I am brand new to PostgreSQL coming from a few years in a company who solely using MySQL and I am a little caught off guard by the TIMESTAMP type:

CREATE TABLE example (
    example_id SERIAL PRIMARY KEY,
    time_utc TIMESTAMP
INSERT INTO example (time_utc) VALUES (NOW());

SELECT * FROM example;

 example_id |          time_utc          
          1 | 2017-11-02 21:37:26.592814

I am aware that I can simply cast the field to its less precise form:

SELECT example_id, time_utc::timestamp(0)

and am also aware that I can declare the precision in the table definition:

time_utc TIMESTAMP(0)

But is there a way to change this to be the default precision for all TIMESTAMP fields? And similarly, is there a way to change the behavior of NOW() to match this format (including its lack of timezone)?

For example in MySQL:

| NOW()               |
| 2017-11-02 21:41:26 |


 2017-11-02 21:42:48.855801+00

Honestly I just can't think of any time in the past I have wished for more precision out of MySQL's timestamps and the less precise form is objectively easier on the eyes. Is this an easy configuration change or is this just something I need to suck up and deal with in my transition to PostgreSQL?


  • The display is completely controlled by the SQL client, not by the server. I think the psql client honors the lc_time configuration Nov 2, 2017 at 22:12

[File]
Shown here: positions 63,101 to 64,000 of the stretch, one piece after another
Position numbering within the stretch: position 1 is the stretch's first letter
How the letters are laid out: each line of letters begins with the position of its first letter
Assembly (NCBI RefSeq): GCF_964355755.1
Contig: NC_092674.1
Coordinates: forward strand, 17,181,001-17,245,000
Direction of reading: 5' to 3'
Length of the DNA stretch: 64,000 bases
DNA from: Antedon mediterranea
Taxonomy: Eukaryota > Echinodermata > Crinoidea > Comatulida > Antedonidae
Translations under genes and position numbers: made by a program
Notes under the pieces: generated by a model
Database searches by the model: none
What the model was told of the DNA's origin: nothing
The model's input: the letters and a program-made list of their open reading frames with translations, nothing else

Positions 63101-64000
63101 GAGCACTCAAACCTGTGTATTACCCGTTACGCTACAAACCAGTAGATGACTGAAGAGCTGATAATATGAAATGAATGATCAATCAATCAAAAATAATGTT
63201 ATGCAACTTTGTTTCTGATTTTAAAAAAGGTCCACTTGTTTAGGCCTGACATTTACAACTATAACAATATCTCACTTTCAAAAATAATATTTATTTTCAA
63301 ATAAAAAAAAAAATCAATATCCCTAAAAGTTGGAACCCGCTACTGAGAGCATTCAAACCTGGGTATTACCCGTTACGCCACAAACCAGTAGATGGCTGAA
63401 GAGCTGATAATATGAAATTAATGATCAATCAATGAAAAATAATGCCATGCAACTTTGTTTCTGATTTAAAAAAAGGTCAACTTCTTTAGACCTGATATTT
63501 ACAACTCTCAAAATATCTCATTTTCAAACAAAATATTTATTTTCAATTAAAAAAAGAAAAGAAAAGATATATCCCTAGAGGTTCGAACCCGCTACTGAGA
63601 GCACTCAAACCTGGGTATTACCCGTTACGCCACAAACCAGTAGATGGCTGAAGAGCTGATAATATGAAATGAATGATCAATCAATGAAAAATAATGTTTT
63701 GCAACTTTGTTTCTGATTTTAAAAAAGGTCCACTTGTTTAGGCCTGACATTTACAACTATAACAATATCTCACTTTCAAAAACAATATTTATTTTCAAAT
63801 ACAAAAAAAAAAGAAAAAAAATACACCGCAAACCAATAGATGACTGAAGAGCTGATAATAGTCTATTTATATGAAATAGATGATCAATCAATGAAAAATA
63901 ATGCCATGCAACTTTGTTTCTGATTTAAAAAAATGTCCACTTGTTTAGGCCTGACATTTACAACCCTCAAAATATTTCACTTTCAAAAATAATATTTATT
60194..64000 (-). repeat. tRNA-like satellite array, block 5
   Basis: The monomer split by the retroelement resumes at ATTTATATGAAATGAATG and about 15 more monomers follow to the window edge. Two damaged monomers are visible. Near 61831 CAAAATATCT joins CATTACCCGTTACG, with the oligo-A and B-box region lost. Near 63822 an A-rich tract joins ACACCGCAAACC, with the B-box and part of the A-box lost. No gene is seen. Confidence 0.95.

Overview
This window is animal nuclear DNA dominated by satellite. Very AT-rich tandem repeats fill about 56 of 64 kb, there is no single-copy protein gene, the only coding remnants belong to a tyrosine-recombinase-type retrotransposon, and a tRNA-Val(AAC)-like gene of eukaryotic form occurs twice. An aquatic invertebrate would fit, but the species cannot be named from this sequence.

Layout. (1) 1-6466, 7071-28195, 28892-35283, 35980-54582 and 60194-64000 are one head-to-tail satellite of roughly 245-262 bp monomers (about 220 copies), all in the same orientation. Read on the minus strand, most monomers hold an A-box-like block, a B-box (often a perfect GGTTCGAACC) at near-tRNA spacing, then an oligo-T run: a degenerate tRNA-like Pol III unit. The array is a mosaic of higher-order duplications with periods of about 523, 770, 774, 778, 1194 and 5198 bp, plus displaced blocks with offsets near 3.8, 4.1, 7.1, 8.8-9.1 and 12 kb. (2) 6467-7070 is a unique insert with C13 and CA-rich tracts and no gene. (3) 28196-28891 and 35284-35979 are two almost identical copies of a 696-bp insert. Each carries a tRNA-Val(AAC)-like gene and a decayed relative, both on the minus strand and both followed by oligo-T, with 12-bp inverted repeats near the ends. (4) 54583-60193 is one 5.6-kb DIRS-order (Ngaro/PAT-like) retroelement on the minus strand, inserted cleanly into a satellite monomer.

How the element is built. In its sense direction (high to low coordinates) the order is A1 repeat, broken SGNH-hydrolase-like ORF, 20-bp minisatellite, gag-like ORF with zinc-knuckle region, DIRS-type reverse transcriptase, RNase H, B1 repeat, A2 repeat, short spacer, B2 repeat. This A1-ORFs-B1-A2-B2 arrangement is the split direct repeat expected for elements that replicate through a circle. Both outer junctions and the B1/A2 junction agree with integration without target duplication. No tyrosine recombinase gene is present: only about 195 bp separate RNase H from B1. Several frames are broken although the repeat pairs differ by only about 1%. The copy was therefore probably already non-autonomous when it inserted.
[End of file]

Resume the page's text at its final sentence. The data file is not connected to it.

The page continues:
• @a_horse_with_no_name so when specifying in the table def with timestamp(0) (a server side thing), does that just truncate the precision (i.e. the timestamp is stored as HH:ii:ss.000000) when inserting? Nov 2, 2017 at 22:45
  • @a_horse_with_no_name in other words, all timestamp operations always act on the full time (including millis)? Nov 2, 2017 at 22:47
  • @thedarklord47: yes, but you can always truncate to the level you want/need. Nov 3, 2017 at 0:25

1 Answer 1


The date/time style can be selected by the user using the SET datestyle command, the DateStyle parameter in the postgresql.conf configuration file, or the PGDATESTYLE environment variable on the server or client.


The available options (masks) are also listed at the same reference. But they may not provide for what you want exactly. Beyond that you have the to_char() function

The formatting function to_char (see Section 9.8) is also available as a more flexible way to format date/time output.


  • Disappointing that we can't have the same options we have with to_char at a global level.
    – MrR
    Jan 5, 2019 at 16:31

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